One of Chef Nguyen’s smartest moves is taking advantage of the experiential dining craze. We no longer want to just eat our food. We want to learn about it, understand where it comes from, interact with it and even, cook it ourselves. If this appeals to you, order the Miyazaki Beef Hot Rock and cook beautifully marbled beef right on your tabletop. But don’t get lost in your glass of wine, these delicate slices only need three seconds per side.

Fall Preview: Uni Risotto

Fall Preview: Uni Risotto

Best Thing on the Menu had the opportunity to “spy” on some fall menu items that are set to debut soon, including uni (sea urchin) risotto that is punctuated with edamame and grilled mushrooms and sprinkled with parmesan cheese to give it salty stickiness. We are fully confident that this will be the must try DC dish for fall. Look for our @BTMenu tweets to find out when it debuts on the menu. Also coming soon, Chef Nguyen’s ramen. DC loves its ramen.

Click here for more photos. See a recent Q & A with Chef Nguyen in the Washington Business Journal. See our previous post about Zentan.

Share your favorite Zentan dishes in the comments section.

Bourbon Steak: Big Eye Tuna with Slow Cooked Pork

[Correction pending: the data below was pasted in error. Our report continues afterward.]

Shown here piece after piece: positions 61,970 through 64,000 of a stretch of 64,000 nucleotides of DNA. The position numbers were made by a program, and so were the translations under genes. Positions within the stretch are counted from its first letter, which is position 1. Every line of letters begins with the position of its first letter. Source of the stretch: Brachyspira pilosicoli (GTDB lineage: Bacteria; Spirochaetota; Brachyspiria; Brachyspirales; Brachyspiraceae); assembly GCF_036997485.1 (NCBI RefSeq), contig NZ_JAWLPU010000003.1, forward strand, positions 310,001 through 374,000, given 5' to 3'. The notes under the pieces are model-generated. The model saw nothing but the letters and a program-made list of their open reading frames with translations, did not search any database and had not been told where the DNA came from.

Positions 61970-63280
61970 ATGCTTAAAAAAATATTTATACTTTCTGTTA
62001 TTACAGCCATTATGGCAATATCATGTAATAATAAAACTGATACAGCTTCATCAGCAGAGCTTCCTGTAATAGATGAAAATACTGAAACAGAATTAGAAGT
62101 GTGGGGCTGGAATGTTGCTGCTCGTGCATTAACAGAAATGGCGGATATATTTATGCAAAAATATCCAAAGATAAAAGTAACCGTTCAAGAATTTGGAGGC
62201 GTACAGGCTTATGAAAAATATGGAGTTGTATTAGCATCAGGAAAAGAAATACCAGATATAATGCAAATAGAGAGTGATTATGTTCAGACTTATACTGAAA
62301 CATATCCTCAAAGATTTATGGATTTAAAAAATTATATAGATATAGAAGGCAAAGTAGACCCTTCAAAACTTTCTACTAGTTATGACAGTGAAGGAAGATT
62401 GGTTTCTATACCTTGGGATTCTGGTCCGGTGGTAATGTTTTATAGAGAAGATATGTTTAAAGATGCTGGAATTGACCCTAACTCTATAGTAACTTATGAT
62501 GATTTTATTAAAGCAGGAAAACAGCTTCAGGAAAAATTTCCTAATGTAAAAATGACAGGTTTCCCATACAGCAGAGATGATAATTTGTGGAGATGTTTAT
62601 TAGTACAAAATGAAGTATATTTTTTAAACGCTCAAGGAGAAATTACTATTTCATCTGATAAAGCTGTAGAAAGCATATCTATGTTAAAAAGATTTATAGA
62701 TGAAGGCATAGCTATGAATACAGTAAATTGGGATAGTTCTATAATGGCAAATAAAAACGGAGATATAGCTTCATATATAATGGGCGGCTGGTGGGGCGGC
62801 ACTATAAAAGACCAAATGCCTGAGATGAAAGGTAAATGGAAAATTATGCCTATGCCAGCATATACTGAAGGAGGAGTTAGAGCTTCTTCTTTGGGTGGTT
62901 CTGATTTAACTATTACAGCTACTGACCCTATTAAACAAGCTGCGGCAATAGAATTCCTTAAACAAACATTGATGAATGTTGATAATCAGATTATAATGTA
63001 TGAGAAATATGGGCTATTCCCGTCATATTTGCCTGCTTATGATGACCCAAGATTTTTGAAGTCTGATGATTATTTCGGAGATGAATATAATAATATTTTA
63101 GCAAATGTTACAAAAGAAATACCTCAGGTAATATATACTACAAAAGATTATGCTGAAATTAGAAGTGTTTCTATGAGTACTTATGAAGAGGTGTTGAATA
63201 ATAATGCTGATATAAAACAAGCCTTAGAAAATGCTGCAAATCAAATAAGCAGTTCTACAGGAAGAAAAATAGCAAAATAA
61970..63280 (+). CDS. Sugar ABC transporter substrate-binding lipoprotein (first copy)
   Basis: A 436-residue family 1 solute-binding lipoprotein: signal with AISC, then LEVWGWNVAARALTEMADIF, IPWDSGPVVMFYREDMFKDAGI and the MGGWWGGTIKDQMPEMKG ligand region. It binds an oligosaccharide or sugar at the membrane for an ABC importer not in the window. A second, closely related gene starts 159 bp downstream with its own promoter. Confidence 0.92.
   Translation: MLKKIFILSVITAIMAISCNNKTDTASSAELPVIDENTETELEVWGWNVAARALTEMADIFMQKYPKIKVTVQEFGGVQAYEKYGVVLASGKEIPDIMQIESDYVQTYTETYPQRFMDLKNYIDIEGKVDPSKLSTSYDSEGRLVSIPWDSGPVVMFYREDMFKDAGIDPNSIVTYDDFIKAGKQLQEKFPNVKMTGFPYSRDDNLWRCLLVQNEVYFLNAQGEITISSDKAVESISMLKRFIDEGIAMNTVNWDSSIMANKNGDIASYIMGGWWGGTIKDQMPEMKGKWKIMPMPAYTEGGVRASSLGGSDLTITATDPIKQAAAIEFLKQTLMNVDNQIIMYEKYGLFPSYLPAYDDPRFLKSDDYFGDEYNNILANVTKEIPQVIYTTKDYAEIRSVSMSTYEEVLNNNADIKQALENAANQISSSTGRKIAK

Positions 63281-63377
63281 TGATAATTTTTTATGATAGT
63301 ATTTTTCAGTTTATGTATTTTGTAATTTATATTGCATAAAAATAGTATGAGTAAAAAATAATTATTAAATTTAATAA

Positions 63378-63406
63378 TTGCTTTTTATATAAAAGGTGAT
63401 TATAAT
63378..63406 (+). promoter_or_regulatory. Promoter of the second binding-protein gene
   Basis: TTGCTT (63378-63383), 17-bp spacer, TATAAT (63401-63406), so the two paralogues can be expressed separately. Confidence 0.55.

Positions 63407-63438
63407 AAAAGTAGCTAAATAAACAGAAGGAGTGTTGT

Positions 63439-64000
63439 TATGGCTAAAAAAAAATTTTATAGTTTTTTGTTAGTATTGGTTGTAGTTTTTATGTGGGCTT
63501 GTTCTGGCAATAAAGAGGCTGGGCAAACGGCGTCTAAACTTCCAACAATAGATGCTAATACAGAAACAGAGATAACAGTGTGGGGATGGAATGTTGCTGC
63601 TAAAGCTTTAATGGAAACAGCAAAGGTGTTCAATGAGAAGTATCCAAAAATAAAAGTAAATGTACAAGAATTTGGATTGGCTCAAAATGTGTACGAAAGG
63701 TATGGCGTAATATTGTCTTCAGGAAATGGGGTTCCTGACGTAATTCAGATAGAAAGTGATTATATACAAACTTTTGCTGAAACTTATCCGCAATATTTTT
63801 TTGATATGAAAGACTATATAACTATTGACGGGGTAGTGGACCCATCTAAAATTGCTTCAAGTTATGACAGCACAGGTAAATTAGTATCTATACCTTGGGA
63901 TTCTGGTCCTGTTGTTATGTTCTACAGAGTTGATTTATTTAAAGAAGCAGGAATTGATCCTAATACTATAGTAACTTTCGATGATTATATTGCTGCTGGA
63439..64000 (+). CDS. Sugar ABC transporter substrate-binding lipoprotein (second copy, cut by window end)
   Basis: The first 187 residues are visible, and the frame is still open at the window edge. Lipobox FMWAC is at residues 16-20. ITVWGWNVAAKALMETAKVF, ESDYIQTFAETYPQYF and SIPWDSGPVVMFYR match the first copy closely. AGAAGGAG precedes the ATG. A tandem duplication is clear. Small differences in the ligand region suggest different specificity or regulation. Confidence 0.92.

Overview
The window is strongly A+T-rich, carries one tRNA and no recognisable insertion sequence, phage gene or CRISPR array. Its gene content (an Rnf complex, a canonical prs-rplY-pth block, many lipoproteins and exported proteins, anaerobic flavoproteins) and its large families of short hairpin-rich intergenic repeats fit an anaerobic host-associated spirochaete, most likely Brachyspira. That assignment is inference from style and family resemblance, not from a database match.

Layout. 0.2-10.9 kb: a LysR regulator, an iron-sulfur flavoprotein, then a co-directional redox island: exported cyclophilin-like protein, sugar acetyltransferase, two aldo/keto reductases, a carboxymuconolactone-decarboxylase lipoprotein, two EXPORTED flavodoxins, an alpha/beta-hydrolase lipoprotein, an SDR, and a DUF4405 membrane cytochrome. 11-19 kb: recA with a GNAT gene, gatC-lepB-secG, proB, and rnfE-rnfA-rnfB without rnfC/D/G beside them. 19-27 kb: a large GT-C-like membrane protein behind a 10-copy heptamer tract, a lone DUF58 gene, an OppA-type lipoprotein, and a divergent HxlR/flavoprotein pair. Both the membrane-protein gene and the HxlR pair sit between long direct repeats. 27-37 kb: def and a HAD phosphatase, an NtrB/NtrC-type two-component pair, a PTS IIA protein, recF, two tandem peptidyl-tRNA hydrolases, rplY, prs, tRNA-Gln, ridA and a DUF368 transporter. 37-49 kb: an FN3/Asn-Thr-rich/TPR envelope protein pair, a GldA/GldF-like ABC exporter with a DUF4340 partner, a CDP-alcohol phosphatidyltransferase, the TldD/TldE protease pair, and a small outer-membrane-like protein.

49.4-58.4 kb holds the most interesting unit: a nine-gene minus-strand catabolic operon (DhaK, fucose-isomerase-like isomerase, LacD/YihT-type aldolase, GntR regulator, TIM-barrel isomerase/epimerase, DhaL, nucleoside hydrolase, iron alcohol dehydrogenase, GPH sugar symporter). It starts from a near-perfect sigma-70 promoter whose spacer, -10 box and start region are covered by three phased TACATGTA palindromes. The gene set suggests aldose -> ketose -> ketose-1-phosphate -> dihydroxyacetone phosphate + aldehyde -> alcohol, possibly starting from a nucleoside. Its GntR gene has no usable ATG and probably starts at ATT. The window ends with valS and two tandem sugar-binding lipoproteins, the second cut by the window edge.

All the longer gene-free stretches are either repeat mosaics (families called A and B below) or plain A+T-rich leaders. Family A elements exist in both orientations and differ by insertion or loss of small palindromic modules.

Bourbon Steak's Surf and Turf

Surf and turf has been a staple on steakhouse menus from London to Paris, Miami to LA ever since the 1960s when it first became a popular combo platter in the then fab “continental cuisine” style.

One of DC’s sexiest steakhouses, Bourbon Steak, has its own take on surf and turf that bends the traditional steak and shrimp or steak and lobster definition into something a lot more fun: seared ahi tuna and the ever-popular pork belly.

The Best Thing on the Menu: Big Eye Tuna with Slow Cooked Pork, Mango Ravioli, Young Coconut and Hijiki may come as a surprise to those expecting sirloin or one of Bourbon Steak’s specialties, beautifully marbled A5 Miyazaki Japanese Wagyu beef, to star as the BTM.

The top dish is a tropical storm to be reckoned with, laden with notes of coconut, lemongrass and mango. A foamy sea of white clouds cover the pork and tuna treasures hiding below. Surrounding the surf and turf proteins are perfect parcels of must-try mango ravioli.

Everything we tried was top notch. However, healthy eaters beware, you may intend to survive dinner at Bourbon Steak without destroying your diet, but out comes an amuse-bouche of three different kinds of fries with accompanying sinful sauces, followed by a skillet of adorable, swirly-knotted black truffle butter rolls. Sins were committed. Rules were broken.

Since we oddly opted for fish dishes (we also savored the rockfish) we’ll have to come back for some steaks, or at least the lobster pot pie.  As one final quick tip, Bourbon Steak is a great pre-theatre pick for those headed to the Kennedy Center to see Book of Mormon or other shows. If you’re going to have the “Spooky Mormon Hell Dream” song stuck in your head all night, you might as well have it with a belly full of free fries.

Big Eye Tuna with Slow Cooked Pork not your BTM? Post your favorites in the comments section.